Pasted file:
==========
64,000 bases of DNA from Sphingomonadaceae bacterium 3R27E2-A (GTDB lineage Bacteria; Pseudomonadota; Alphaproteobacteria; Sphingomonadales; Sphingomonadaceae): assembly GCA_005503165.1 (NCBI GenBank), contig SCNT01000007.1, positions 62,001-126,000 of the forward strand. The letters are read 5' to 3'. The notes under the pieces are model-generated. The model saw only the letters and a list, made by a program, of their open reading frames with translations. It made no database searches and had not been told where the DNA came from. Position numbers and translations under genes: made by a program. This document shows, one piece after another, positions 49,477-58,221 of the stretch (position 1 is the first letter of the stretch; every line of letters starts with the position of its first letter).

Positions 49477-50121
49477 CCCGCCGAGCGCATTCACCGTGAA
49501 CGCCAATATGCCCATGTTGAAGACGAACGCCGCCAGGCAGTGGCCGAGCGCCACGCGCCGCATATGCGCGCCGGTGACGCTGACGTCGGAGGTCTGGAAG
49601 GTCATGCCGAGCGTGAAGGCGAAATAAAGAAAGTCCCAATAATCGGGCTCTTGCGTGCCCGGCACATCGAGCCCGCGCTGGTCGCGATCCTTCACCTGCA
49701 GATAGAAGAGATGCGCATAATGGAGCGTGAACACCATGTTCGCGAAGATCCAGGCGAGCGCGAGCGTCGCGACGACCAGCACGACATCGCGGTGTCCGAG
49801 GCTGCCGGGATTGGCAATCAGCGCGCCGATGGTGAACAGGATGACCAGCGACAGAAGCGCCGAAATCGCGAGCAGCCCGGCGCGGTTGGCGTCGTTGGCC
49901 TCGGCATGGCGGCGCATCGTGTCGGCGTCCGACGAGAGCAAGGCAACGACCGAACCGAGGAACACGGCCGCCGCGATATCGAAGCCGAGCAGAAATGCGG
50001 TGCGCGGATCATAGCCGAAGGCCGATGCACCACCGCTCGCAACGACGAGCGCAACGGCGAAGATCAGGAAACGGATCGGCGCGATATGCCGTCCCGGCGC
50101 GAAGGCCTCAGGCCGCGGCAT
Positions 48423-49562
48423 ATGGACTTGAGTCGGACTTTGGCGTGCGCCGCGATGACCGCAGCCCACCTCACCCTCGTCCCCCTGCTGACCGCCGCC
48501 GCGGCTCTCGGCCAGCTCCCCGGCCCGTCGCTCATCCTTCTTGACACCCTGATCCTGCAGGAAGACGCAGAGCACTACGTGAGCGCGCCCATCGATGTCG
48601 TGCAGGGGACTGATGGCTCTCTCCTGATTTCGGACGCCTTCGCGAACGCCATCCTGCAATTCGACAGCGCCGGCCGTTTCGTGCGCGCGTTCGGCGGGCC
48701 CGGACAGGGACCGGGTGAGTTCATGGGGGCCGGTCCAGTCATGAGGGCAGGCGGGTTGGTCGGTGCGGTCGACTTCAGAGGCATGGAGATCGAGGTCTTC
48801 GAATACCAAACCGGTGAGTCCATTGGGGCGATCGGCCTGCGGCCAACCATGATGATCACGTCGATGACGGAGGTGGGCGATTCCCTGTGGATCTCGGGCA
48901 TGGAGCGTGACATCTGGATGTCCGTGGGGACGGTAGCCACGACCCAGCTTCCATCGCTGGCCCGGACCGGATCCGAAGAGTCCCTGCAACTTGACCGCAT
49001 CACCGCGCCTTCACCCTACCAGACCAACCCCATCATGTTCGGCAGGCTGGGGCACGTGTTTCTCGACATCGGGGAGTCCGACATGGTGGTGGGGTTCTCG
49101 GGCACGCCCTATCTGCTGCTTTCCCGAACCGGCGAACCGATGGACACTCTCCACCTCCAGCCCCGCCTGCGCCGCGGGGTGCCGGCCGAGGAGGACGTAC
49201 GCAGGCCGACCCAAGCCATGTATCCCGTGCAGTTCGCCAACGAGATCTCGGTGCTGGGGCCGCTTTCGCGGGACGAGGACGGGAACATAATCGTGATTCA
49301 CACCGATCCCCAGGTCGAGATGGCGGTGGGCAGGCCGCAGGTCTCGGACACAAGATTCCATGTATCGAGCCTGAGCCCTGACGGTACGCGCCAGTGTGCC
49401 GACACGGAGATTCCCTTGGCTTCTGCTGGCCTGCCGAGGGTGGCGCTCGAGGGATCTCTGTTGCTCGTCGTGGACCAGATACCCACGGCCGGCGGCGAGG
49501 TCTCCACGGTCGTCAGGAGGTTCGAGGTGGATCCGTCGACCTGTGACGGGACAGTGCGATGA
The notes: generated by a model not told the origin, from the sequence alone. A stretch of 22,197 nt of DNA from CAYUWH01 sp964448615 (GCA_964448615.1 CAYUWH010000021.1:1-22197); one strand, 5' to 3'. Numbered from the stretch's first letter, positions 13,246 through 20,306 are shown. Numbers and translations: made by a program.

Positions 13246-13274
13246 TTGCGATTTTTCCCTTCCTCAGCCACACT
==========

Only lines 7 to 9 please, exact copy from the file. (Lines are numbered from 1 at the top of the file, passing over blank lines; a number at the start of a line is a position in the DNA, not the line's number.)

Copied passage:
49801 GCTGCCGGGATTGGCAATCAGCGCGCCGATGGTGAACAGGATGACCAGCGACAGAAGCGCCGAAATCGCGAGCAGCCCGGCGCGGTTGGCGTCGTTGGCC
49901 TCGGCATGGCGGCGCATCGTGTCGGCGTCCGACGAGAGCAAGGCAACGACCGAACCGAGGAACACGGCCGCCGCGATATCGAAGCCGAGCAGAAATGCGG
50001 TGCGCGGATCATAGCCGAAGGCCGATGCACCACCGCTCGCAACGACGAGCGCAACGGCGAAGATCAGGAAACGGATCGGCGCGATATGCCGTCCCGGCGC